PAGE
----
L.A. Confidential

by

James Ellroy's sprawling, epic 1990 novel, L.A. Confidential, envisions the Los Angeles Police Department of the 1950s as a logical extension of Hollywood's obsession with illusion: A glossy and appealing facade, created for the benefit of the general public, exists to cover up a cesspool of illicit activities, rampant corruption and matter-of-fact double-dealing.

The cops who work in this environment play by a different set of rules than those in the law books, but even they don't fully realize the inner workings of the dirty machine. In Ellroy's book, and in this expert adaptation written by Brian Helgeland and director Curtis Hanson, three immensely flawed and professionally compromised LAPD officers are brought together to uncover the truth behind the brutal shotgun murders at a seedy all-night diner called the Nite Owl.

Within the department, Wendell "Bud" White (Russell Crowe) is seen as a dim-bulb enforcer who can coerce confessions with his fists when interrogations stall. Bud possesses a particular hatred for men who abuse women and keeps careful track of paroled wife-beaters, often making house calls to dispense his own particular brand of rehabilitation.

"Trashcan" Jack Vincennes (Kevin Spacey) uses his position with Narcotics to set up high-profile celebrity arrests, which are documented by Hush-Hush, a Hollywood scandal sheet whose "sintillating" prose comes courtesy of sleazemonger Sid Hudgens (Danny DeVito). These busts, along with Vincennes' role as a technical adviser to the television show, "Badge of Honor" (a twin for "Dragnet"), keep him in the limelight.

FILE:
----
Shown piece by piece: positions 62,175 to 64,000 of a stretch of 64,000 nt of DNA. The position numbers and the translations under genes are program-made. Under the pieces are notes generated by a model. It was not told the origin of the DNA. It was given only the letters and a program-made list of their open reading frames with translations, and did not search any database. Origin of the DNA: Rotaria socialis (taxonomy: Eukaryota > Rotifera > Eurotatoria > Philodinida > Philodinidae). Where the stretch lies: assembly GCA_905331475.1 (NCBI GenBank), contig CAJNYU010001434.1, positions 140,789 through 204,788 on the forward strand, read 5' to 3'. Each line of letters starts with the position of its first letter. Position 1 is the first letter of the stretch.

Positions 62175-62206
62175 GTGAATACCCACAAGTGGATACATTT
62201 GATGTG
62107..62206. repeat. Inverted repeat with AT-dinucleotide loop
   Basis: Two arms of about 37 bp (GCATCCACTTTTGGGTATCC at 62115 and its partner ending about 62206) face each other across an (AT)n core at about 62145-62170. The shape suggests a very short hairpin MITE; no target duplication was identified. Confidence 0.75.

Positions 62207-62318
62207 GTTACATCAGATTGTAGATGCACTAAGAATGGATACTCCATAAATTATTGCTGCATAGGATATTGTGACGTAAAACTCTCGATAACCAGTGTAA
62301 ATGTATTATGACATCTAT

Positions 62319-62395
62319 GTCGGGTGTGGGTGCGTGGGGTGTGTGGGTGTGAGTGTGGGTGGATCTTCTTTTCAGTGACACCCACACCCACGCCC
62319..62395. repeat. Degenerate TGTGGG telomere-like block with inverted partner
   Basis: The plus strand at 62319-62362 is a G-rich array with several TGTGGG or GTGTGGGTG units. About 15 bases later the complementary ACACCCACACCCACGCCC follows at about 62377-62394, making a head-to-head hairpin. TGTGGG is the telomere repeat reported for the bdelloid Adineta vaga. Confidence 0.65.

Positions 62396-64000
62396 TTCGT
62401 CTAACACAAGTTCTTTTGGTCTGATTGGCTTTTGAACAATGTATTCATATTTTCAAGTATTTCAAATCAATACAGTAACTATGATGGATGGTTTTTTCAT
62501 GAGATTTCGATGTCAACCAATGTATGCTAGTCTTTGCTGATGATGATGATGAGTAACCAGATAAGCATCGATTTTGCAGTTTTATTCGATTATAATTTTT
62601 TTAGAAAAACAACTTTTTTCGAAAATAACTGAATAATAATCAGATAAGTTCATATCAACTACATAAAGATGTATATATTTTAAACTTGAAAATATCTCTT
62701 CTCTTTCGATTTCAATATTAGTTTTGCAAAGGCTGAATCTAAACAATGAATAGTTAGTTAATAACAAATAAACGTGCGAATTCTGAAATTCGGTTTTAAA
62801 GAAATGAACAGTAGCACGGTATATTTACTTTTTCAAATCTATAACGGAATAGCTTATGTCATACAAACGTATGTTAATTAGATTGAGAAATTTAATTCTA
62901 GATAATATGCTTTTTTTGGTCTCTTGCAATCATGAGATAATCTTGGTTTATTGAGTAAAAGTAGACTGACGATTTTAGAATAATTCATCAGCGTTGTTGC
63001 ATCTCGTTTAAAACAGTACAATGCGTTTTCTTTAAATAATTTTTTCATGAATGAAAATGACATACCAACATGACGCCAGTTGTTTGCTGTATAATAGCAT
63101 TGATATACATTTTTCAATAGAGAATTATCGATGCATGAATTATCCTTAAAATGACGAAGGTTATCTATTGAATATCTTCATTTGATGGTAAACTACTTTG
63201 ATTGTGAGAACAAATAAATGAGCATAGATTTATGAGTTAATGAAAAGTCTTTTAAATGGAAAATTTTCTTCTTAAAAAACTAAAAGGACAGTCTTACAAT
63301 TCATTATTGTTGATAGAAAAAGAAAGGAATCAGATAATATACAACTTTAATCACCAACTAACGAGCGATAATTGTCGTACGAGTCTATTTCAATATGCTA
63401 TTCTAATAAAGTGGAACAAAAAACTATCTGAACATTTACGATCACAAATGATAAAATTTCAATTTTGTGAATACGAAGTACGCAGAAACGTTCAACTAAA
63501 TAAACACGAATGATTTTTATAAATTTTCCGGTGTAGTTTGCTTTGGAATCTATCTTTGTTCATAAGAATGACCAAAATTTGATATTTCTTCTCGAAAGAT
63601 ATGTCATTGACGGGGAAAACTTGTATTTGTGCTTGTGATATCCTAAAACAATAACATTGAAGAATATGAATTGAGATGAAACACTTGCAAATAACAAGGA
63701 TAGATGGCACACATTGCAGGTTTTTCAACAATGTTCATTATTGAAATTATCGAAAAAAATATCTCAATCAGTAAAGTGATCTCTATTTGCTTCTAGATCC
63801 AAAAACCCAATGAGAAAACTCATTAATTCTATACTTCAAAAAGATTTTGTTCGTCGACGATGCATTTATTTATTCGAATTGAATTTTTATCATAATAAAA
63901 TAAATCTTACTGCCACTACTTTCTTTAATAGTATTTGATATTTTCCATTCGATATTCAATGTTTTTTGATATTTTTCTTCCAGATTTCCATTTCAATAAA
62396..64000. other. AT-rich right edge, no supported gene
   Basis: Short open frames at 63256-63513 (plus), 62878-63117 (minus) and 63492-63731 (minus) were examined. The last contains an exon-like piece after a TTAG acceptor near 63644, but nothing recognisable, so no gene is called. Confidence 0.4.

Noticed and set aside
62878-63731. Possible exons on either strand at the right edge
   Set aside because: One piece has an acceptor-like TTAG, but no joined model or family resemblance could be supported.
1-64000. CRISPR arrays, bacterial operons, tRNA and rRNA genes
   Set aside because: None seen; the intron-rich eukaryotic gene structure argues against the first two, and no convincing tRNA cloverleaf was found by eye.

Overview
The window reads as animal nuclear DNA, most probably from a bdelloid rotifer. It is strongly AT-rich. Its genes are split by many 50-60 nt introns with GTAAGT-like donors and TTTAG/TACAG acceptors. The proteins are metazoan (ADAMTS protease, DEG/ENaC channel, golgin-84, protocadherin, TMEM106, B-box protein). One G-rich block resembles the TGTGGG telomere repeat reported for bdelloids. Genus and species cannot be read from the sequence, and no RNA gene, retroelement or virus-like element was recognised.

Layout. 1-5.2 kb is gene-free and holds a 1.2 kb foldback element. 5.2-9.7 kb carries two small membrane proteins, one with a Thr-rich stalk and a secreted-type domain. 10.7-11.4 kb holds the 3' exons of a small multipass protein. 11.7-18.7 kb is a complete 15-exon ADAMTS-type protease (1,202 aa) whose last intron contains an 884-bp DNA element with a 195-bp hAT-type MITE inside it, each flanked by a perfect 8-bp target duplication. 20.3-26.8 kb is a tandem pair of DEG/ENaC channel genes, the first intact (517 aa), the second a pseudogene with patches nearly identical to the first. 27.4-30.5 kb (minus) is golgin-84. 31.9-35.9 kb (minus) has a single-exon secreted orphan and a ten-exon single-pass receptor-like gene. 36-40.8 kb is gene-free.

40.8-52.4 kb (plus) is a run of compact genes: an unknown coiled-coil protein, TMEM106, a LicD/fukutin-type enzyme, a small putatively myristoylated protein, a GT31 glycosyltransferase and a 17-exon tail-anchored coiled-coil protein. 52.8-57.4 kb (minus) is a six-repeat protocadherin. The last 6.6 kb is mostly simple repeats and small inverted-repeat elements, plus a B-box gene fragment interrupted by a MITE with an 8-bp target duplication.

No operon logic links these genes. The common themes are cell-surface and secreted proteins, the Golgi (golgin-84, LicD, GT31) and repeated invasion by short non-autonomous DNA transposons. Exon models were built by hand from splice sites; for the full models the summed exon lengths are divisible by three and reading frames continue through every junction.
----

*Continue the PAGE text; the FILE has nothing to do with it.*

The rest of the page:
Ed Exley (Guy Pearce) is an inflexible straight-shooter, a bookish war veteran who sees himself as the future of the LAPD, even telling the powerful and sinister Sgt. Dudley Smith (James Cromwell) that he wouldn't frame a suspect he knew to be guilty. But Ed's blind spot is his almost pathological ambition, and his climb to the top may end up leaving a few unfortunate victims along the way.

While not reaching the twisted heights of the superbly sinister Chinatown, L.A. Confidential is smart, complex and engrossing. Director Hanson creates a lean and powerful visual equivalent to Ellroy's tough-as-nails prose, even though he doesn't indulge the author's propensity for gore (which is more attuned to Seven than anything here).

Hanson also makes excellent use of Los Angeles' myriad neighborhoods, the various houses and buildings perfectly reflecting the characters' places in society.

As good as the actors are, the film's emotional center is a woman: Kim Basinger plays a cool and intelligent high-priced prostitute (made up to look like 1940s good-girl femme fatale Veronica Lake) with surprising acuity and poise.

"Some men get the world," she says in one of Ellroy's best lines. "Some men get ex-hookers and a trip to Arizona." In the fun-house mirror of L.A. Confidential, you wonder who gets the better deal.

Serena Donadoni writes about film for the Metro Times. E-mail her at letters@metrotimes.com.

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